Phish plays Loving Cup during Festival 8.
Monday, April 26, 2010
The first annual UMBowl lived up to the hype this past Saturday night as Umphrey’s McGee gave the fans what they wanted over the course of four “quarters” at the intimate Lincoln Hall in Chicago. There were bust outs galore, debuts and reworked versions of old classics as well as plenty of mash-ups. Quarter one featured the band on acoustic performing songs that were voted on by attendees and webcast viewers including the first-ever live version of the Safety In Numbers cut The Weight Around, the first-ever acoustic take on Hurt Bird Bath and a completely out of left field cover of Interstate Love Song by the Stone Temple Pilots.
For the second quarter, the Chicago-based sextet improvised on themes provided by fans through text messages. Before the first round of improv keyboardist Joel Cummins asked fans to text in mashup ideas and the attendees and webcast viewers responded with a number of good ideas including Bathtub Gin & Juice, Ocean Billie Jean and Cemetery Walk This Way. The second category given by Cummins was “Numbers, Colors and Shapes” and the final one was “Make Us Laugh” which led to such texts as The Folk Prince of Bel-Air and Reggae Titties and Beer.
Check out the complete recap over at HiddenTrack
Furthur has launched a new website for its upcoming Furthur Festival and revealed some addition information about the three-day event. As previously reported, Furthur Festival will take place in Angels Camp, CA from May 28-30.
Throughout the weekend, the members of Furthur will perform six of the Grateful Dead’s most popular albums in their entirety. On Saturday the band will revisit American Beauty (Set I), Workingman’s Dead (Set II) and Anthem of the Sun (Set III), and on Sunday Furthur will reinterpret Blues for Allah (Set I), Aoxomoxoa (Set II) and Terrapin Station (Set III). Bassist Phil Lesh performed several of these albums in their entirety during his closing of the Warfield celebration. Furthur’s current lineup includes Lesh, guitarist Bob Weir, keyboardist Jeff Chimenti (The Dead, RatDog), drummer Joe Russo (Benevento – Russo Duo) and guitarist John Kadlecik (Dark Star Orchestra).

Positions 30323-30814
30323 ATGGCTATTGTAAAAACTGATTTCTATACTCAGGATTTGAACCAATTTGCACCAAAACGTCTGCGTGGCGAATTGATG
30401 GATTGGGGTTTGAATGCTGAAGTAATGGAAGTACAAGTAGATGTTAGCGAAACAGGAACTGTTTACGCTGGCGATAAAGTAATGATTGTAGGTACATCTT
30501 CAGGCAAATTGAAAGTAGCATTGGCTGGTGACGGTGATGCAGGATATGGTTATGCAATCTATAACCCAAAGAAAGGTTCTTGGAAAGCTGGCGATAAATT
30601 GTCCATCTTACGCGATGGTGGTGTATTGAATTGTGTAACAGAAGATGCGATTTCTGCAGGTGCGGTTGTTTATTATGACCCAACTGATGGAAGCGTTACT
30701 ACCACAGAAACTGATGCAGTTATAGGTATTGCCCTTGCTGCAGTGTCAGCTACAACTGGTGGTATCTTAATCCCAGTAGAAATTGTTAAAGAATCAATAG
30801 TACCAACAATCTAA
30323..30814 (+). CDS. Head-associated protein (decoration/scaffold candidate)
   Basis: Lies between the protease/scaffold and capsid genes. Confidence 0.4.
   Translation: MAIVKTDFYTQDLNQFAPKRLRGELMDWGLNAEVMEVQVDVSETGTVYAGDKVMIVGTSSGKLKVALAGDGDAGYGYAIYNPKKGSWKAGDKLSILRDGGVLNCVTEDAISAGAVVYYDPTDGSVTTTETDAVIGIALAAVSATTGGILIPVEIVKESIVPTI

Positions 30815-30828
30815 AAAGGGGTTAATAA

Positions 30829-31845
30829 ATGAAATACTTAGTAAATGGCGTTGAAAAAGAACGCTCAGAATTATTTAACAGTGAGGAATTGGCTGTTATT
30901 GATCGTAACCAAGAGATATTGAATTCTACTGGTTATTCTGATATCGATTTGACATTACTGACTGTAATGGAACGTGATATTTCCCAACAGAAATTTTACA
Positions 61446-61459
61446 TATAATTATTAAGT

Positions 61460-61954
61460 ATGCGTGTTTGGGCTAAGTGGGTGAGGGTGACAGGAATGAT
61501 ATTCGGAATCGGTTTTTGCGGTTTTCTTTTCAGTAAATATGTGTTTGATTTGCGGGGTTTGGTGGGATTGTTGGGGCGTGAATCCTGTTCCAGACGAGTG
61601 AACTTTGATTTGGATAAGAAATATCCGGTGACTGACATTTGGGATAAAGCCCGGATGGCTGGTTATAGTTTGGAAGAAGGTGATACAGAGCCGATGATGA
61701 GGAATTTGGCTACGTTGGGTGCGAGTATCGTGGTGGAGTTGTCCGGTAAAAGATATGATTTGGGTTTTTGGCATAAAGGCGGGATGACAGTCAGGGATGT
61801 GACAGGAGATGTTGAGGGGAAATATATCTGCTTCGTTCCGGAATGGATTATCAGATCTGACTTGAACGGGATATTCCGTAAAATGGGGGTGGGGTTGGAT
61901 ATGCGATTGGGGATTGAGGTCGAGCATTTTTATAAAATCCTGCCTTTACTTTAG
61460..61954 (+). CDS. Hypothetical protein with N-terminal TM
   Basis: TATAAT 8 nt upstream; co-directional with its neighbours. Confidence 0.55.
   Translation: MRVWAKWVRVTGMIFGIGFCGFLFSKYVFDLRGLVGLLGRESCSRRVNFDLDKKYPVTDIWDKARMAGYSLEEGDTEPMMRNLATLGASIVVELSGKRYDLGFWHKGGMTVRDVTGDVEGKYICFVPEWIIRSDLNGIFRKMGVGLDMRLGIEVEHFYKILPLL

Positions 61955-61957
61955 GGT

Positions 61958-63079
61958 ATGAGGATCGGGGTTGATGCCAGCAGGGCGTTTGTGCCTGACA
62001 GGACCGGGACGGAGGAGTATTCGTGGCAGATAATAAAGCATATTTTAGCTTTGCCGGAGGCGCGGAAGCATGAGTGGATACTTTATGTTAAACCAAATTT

Furthur will also offer a public soundcheck on Friday night. In addition, the group promises that the Furthur’s core Grateful Dead members “will be jamming on several stages with some of their friends.” The weekend will also feature a spoken word stage boasting several Grateful Dead family members, “a trove” of iconic Grateful Dead memorabilia, a late night jam and rare recordings presented by Dead archivist David Lemieux.
This is shaping up to have the groundwork of a pretty decent festival. Get more info at Jambands.com and FurthurFestival.com.
This is nothing new, artists have been lifting chord progressions, rhythms, melodies, licks etc. for ages. Some are more apparent than others, and some go as far as copyright infringement. Many will remember the ordeal that occurred years ago when the Stones released “Has Anybody Seen My Baby”, only to find out later that Keith Richards had very obviously lifted the melody from K.D. Lang’s “Constant Craving”. Or as any educated music fan knows, Zeppelin blatantly stole “Whole Lotta Love” from the Small Faces’ “You Need Lovin’”. Or similarily the “Lemon Song”, which is direct lift off both Robert Johnson’s “Traveling Riverside Blues” and Howlin’ Wolf’s “Killin’ Floor”. Some say that Robert Plant stole his entire singing style from Steve Marriot of the Small Faces.
While Phish are most often compared to the Dead, their music hardly resembles the Dead’s. Instead, Phish cited a much wider, and deeper, source of influences. All of these various artists contributed to Phish’s sound, or songwriting, in some way. We’ve talked about the influence Genesis had on Phish, and as many of you know, it was quite substantial. But there are others who have played a role in developing Phish’s sound, such as Zappa, Ravel, Jimi Hendrix, and even Leonard Berstein (West Side Story). Today, we take a look at some of these major influences, and their specific effects on Phish’s music.
Read more of this great write-up at Dog Gone Blog
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